Assembly election ban on dual candidacy to be scrapped

Janet Ryder, Brynle Williams and Eleanor Burnham all became AMs in 2003, despite losing in Clwyd West

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A ban on Welsh assembly candidates standing for election in constituencies and on their parties' regional lists will be lifted, the UK government says.

It also announced that it wants assembly elections to be held every five years instead of four.

However, separate proposals to re-draw the boundaries of assembly constituencies have been dropped.

Welsh Secretary David Jones said the Westminster coalition wanted a "fairer and more transparent" political system.

Of the 60 AMs, 40 represent constituency seats and 20 are elected from five regional lists.

Start Quote

The government has worked to make our political system fairer and more transparent”

End Quote David Jones Welsh Secretary

Since the 2007 elections, a ban on so-called dual candidacy has barred candidates from standing in both contests at the same election.

The dual candidacy ban was strongly opposed by other parties when it was introduced by the last UK Labour government.

When he introduced the ban, then Welsh Secretary Peter Hain said it was an "abuse" of the system to allow candidates to get elected on regional lists when they had lost first-past-the-post contests in constituency elections.

The ban has resulted in some assembly members losing their seats without being able to rely on the insurance policy of standing in both categories.

After consulting on changes to the assembly's voting system, the UK government said it would scrap the ban "to avoid a disproportionate impact on smaller political parties".

In other changes, politicians will be prevented from sitting simultaneously as MPs and AMs, and the period between assembly elections will be permanently extended to five years.

'Strengthen' assembly

The next assembly election has already been postponed until 2016, extending the current term to five years, to avoid a clash with the next UK general election.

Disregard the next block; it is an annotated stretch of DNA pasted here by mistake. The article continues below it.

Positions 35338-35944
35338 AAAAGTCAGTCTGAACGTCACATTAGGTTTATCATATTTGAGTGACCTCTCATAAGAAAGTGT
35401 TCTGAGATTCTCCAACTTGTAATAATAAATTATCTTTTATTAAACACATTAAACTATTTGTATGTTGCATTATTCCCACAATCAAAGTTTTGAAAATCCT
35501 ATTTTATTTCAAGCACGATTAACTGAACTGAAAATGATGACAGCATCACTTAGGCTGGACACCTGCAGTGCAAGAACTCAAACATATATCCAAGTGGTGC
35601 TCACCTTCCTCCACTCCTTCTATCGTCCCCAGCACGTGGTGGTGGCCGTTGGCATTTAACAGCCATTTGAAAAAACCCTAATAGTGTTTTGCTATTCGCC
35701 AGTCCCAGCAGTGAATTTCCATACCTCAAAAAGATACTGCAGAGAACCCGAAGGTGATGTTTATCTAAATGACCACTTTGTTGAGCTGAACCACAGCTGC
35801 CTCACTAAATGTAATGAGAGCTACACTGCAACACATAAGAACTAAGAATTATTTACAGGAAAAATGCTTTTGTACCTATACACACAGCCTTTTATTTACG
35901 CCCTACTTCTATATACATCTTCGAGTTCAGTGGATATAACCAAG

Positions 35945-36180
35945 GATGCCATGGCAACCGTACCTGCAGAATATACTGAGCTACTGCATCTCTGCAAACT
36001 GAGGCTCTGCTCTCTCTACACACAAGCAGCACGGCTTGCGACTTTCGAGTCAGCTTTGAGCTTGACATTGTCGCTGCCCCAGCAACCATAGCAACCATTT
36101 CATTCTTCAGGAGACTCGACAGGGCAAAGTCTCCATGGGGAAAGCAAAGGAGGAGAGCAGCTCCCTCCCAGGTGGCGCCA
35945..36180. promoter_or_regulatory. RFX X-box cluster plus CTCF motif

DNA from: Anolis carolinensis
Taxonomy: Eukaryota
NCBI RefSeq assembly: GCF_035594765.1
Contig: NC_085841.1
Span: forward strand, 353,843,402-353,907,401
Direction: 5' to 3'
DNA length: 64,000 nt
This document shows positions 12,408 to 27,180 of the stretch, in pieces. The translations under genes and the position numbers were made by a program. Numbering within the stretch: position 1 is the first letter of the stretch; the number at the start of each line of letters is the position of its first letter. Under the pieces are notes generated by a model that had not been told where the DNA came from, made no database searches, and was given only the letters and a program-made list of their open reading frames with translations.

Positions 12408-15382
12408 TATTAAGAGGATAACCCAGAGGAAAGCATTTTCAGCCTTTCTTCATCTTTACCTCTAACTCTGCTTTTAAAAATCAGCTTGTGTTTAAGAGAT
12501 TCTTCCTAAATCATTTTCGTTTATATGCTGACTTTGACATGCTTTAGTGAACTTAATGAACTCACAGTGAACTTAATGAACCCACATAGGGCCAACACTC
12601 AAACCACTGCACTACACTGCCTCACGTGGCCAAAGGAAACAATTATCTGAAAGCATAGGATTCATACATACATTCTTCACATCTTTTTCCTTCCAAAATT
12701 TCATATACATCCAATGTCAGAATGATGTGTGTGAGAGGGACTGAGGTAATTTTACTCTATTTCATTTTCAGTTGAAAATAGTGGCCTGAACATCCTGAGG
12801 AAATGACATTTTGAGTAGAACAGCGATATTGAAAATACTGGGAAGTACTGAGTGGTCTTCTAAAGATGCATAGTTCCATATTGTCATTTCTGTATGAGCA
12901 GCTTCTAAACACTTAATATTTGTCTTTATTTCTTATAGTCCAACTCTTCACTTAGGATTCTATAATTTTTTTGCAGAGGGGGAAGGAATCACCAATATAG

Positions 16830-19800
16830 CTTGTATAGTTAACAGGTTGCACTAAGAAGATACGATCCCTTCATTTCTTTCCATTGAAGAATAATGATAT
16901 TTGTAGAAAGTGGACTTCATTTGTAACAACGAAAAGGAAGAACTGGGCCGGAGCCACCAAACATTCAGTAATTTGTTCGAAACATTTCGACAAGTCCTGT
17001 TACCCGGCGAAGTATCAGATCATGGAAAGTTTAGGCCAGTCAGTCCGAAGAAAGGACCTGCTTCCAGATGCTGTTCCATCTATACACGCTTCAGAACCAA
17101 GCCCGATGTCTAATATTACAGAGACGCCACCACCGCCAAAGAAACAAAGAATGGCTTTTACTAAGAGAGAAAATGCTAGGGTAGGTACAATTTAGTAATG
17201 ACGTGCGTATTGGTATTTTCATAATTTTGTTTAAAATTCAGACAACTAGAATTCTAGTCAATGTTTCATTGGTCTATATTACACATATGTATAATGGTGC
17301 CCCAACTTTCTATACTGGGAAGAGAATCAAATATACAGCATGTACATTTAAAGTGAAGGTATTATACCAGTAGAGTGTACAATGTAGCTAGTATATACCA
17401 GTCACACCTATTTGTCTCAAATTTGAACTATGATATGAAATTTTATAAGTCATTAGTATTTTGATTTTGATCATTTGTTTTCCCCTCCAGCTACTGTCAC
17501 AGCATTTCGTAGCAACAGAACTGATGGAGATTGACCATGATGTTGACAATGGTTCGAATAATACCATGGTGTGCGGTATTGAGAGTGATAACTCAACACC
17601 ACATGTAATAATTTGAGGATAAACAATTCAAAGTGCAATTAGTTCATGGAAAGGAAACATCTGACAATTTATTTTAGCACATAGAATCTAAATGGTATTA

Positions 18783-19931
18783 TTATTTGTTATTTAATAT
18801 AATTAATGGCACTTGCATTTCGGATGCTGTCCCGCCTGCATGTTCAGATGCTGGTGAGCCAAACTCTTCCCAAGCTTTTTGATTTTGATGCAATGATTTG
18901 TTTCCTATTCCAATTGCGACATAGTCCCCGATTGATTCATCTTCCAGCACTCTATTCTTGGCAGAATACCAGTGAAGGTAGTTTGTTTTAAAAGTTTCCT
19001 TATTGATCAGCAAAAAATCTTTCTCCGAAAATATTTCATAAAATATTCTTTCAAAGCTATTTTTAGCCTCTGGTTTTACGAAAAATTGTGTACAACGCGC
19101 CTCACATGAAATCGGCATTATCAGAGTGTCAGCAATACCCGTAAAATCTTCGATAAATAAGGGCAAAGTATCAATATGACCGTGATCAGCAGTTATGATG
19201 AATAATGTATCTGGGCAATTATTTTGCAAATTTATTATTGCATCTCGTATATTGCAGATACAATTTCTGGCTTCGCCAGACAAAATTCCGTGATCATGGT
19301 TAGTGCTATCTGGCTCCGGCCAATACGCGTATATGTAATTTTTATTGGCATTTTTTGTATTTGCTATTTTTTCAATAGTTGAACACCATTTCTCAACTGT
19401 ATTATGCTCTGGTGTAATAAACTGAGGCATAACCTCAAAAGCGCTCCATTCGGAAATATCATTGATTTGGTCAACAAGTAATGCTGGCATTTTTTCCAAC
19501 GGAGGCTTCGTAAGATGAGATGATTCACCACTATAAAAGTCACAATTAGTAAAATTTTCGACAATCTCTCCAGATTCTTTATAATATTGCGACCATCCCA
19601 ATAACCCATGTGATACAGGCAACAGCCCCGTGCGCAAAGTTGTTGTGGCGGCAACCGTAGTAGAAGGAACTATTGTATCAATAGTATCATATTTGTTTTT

The changes follow a consultation on a green paper, launched by the UK government in May last year.

BBC Wales political editor Betsan Powys explains the reasons for the changes

The Wales Office confirmed that a proposal in the green paper to re-draw constituency boundaries has been abandoned.

It follows a vote in the House of Commons in January to block a review of parliamentary boundaries before 2015.

Since the outset of devolution, assembly seats have shared the same boundaries as Welsh parliamentary constituencies.

Mr Jones said: "Since coming to power in 2010, the government has worked to make our political system fairer and more transparent.

"This consultation gave people in Wales the opportunity to express their views on possible developments for the systems in place in Wales, and I welcome the contributions that have been made.

"These changes will allow us to further strengthen the National Assembly for Wales, and the government will bring forward legislation to effect these changes at the earliest opportunity."

Responding to the Wales Office decision, Labour said it banned dual candidacy in the 2006 Government of Wales Act "to ensure that the voice of Welsh voters could not be subverted and losing candidates elected by the back door".

A Welsh Labour spokesman said: "The fact remains that these are changes to the national assembly, which the assembly itself has not asked for.

"Welsh Labour will discuss with members and stakeholders the implications these changes pose over the coming days."

Plaid welcomed the "overdue" removal of the dual candidacy ban, as did the Welsh Liberal Democrats.

Both parties said the ban was an attempt by Labour to "gerrymander" assembly elections.

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